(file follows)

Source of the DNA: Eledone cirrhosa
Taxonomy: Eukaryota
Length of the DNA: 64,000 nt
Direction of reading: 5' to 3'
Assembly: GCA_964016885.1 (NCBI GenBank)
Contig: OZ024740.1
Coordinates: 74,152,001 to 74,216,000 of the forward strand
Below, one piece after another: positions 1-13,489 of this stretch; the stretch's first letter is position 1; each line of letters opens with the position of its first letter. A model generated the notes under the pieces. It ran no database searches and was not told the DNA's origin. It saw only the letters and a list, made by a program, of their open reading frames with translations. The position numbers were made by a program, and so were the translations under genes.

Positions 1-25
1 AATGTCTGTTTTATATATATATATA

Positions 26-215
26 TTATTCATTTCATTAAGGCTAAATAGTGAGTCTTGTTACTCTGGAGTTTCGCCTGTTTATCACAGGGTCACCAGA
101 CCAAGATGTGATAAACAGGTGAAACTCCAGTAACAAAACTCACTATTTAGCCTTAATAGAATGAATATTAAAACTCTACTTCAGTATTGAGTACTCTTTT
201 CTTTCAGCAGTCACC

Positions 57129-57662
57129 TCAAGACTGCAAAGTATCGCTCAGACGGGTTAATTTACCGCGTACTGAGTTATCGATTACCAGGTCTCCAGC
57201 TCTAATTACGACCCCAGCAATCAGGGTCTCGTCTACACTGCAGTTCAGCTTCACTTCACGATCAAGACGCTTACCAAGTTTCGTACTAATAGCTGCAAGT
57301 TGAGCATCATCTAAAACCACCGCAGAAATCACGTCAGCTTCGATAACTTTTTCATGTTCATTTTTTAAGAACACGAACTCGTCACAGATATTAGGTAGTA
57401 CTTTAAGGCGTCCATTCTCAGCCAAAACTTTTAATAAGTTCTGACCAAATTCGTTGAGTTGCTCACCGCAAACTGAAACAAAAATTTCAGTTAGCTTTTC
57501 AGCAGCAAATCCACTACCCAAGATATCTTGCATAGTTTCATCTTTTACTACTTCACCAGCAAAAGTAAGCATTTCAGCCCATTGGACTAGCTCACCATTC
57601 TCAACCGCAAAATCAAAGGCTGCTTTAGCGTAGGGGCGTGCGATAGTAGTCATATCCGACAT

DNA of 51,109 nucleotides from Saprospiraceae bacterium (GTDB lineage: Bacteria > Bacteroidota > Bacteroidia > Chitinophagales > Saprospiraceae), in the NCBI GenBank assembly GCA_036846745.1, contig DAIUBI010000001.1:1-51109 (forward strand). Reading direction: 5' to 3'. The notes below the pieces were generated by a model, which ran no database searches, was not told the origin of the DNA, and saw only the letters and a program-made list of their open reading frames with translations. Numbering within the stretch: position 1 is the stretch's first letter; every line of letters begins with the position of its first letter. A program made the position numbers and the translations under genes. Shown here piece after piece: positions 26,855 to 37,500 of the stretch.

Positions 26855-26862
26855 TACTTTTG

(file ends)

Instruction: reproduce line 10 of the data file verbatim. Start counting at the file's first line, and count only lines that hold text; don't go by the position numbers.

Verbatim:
1 AATGTCTGTTTTATATATATATATA